You Can't Control Tears

Editor’s Note: This article previously appeared in a different format as part of The Atlantic’s Notes section, retired in 2021.

This reader makes the most important distinction, I think, in the debate over crying at work:

I really appreciate these curated conversations, thank you. To the woman who said:

I really despise seeing [crying] at work. Unless something just absolutely devastating happened personally (then go home and take care of it), then NO.

I say, you are without understanding and I will restrain myself from using stronger language to describe your unkind attitude. Crying for some is a completely involuntary reaction to stress. Whenever it happened to me, I HATED that I was crying and was FURIOUS with myself for the tears welling out of my eyes. My rational mind was completely divorced from the physical reaction and trying to hide it and re-gain control of my tear ducts as fast as possible, all the while trying to assure anyone around that I really am not as upset as I appear and simply cannot help it for the moment.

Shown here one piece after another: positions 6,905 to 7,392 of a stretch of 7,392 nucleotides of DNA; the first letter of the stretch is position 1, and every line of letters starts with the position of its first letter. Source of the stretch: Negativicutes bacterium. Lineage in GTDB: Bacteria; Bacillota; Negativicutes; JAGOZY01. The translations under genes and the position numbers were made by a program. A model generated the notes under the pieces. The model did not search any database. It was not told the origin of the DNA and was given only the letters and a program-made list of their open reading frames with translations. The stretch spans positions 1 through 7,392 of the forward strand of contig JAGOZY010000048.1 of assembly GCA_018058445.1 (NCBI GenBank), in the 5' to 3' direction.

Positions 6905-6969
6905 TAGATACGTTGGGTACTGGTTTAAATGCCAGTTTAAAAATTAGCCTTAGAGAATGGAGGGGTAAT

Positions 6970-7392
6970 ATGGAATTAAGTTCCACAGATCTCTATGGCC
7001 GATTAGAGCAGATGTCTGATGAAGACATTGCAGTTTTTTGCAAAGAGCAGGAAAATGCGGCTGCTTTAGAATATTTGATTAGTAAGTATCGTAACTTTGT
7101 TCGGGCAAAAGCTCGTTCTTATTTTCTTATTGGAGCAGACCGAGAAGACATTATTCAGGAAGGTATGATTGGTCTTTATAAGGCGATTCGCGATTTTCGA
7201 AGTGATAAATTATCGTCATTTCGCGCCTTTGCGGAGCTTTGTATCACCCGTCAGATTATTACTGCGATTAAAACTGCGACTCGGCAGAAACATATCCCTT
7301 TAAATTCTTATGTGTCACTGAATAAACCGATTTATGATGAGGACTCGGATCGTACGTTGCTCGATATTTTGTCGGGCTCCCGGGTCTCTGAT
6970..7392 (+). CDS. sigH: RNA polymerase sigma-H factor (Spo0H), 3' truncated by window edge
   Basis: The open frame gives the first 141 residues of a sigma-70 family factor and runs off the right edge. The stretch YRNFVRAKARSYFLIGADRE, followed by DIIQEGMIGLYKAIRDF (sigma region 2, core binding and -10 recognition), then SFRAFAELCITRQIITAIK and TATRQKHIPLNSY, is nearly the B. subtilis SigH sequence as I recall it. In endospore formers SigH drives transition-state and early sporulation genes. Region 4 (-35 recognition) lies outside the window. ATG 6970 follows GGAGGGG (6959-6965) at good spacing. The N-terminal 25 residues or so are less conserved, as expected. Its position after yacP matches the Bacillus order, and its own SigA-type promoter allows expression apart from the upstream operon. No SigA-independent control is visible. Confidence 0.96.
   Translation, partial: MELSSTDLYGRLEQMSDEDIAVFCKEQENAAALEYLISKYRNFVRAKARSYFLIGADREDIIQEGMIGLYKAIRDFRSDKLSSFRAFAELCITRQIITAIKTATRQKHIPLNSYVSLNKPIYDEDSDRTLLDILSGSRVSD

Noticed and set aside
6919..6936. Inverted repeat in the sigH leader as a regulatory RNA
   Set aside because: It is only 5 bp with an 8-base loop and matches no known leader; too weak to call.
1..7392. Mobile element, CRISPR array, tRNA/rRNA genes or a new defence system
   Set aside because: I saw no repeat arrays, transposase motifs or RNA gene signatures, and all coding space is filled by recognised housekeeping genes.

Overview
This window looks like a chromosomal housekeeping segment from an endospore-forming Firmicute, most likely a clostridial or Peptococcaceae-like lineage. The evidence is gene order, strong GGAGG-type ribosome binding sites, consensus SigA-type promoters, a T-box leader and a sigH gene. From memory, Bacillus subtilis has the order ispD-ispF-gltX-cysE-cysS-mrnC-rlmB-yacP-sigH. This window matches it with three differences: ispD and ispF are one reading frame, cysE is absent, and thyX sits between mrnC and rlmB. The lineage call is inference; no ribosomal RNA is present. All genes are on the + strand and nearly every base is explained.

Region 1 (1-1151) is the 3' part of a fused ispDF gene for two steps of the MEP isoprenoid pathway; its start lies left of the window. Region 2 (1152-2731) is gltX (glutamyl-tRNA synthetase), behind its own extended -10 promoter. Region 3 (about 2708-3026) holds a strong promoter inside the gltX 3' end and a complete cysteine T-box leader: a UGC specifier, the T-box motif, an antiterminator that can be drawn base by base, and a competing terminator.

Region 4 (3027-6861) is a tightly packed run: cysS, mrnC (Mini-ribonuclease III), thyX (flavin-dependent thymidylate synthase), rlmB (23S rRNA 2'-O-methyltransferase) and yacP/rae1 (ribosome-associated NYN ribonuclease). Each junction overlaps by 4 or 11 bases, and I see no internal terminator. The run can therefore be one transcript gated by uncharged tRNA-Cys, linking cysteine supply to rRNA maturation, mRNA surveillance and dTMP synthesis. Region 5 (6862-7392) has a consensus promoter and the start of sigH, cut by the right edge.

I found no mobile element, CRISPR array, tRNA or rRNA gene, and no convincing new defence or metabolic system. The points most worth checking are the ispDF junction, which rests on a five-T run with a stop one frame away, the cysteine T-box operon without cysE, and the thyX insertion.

One of the few benefits of aging and menopause is that I no longer tear up as readily as in the past, so I presume hormones have something to do with it. But it should NOT be automatically assumed that it is always a measure of distress or a ploy for sympathy.

However, there’s surely a distinction between welling up and sobbing; the former is involuntary and the latter is much less so—except, perhaps, when it comes to Smiley the Blind Therapy Dog or Lil’ Brudder: